Gear Seven/Arc Studios/Shift
Wake The Town
Contemplative Reptile
  • International Edition
  • USA Edition
  • UK Edition
  • Australian Edition
  • Canadian Edition
  • Irish Edition
  • German Edition
  • French Edition
  • Singapore Edition
  • Spanish edition
  • Polish edition
  • Indian Edition
  • Middle East edition
  • South African Edition

Thinking in Sound: Ben Hauke



Head of sound at Pitch & Sync, Ben shares his thoughts on happy clients, the annoyance of background music and his love of history

Thinking in Sound: Ben Hauke

Ben Hauke is head of sound at P&S. Formerly Mother London’s in-house sound engineer, Ben worked freelance at Scramble Soho and has an impressive list of credits for short films, animations and theatre productions. He trained under veteran Monty Python producer, engineer and sound designer, Andre Jacquemin. As well as producing for underground labels Church, Far Out Recordings and Nervous Records, Ben has also worked with artists including Nubya Garcia and Joe Armon Jones to name a few. 

When you’re working on a new brief or project, what’s your typical starting point? How do you break it down and how do you like to generate your ideas or response? 

I fundamentally work out what the client is really after. This is often down to a careful use of language – a music reference to a client can often reference many things for me. Music is such a subjective world and half the process is decoding the language used. My team are great at this and I will often have a follow up call with them to help... 

However, another approach is to create a few basic ideas that can generate a better picture of what they think they want. I make sure that these are created fast, to the point and are honing in on fundamental aspects of a musical genre or SFX style. 

Music and sound are in some ways the most collaborative and interactive forms of creativity. Do you prefer to work solo or with a gang? And what are some of your most memorable professional collaborations?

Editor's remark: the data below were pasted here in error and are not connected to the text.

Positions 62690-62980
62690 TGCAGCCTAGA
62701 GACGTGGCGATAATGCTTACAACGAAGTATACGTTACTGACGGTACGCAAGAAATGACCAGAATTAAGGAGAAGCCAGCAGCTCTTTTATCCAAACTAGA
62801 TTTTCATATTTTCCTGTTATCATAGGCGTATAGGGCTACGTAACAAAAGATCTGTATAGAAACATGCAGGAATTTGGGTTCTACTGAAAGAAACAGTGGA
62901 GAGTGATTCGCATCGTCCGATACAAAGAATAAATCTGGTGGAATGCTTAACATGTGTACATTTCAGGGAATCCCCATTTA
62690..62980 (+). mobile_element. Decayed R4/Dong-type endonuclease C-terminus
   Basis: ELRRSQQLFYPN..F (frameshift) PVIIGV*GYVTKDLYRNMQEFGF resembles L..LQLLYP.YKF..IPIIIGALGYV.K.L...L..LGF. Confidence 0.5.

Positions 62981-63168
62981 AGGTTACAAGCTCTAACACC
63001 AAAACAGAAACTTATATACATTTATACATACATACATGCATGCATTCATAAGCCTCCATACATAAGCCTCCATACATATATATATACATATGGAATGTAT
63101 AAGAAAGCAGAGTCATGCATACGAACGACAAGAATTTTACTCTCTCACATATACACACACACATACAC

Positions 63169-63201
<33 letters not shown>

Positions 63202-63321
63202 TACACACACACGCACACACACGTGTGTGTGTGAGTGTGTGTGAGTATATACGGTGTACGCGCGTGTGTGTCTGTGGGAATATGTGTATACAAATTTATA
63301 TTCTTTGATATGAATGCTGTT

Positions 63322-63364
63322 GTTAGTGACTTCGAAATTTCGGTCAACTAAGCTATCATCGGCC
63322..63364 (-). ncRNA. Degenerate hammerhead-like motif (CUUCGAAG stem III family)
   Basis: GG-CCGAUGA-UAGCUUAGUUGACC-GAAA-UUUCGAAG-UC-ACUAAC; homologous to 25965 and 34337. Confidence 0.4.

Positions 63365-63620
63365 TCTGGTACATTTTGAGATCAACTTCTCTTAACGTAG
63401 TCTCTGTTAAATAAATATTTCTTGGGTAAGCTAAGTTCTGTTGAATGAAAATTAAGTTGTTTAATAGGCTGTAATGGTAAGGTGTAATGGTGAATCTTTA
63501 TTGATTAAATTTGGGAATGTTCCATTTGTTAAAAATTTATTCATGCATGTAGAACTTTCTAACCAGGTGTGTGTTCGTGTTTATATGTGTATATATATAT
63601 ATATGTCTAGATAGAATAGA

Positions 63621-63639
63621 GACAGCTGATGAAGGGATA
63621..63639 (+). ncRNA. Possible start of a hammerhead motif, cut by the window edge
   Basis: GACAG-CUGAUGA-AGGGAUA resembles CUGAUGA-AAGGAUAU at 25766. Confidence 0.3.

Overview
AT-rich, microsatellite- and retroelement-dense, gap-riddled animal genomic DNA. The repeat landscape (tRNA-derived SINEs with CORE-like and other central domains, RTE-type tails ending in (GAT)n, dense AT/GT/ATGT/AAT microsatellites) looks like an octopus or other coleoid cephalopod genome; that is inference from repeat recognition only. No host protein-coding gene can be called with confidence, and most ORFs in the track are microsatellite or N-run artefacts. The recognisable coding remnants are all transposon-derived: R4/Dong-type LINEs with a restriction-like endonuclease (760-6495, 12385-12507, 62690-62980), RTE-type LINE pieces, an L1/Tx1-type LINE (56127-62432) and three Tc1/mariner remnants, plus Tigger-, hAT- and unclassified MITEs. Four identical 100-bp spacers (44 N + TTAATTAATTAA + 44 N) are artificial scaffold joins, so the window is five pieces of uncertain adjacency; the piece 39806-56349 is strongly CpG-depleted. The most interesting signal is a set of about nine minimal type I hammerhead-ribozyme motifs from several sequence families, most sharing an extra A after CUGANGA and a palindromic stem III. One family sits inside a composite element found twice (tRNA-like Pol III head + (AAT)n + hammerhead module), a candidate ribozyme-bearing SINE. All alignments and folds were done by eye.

I think it depends on expectations. If I go into a project knowing what I’m aiming for, collaborating can be frustrating, as ideas can clash and leadership can be challenged. However If I go in with a very open mind it can be very exciting. You almost have to switch your brain into a different mode, take a back seat and let it happen. Also, it depends on what the other artist can do vs what you can do. 

I have made a few tracks with singer and guitarist Oscar Jerome (released in May). This is great as I can create something simple and let him develop it with his guitar and voice. As I can’t sing or play guitar I have no ego in that aspect of the music whatsoever, so we are basically set up to win. 

What’s the most satisfying part of your job and why? 

Finishing the day off on time, after sending the final mix to happy clients. 

As the advertising industry changes, how do you think the role of music and sound is changing with it? 

I expect the turnaround times will become even quicker, but I think music and sound design will always be treated with the same importance. Due to technology more people are able to become composers and sound designers, so maybe this could devalue the skill… I’m not sure... 

Who are your musical or audio heroes and why?

This is hard and changes constantly. It sounds cheesy but pretty much every music teacher I've had (drum tutors to university lecturers) have given me an important nugget of confidence that is essential to my work and career. Another person may be Andre Jacquemin who did all the sound mixing for Monty Python. He is a great teacher and I love his carefree approachable attitude. Being around someone with that work history under their belt is very inspiring and encouraging.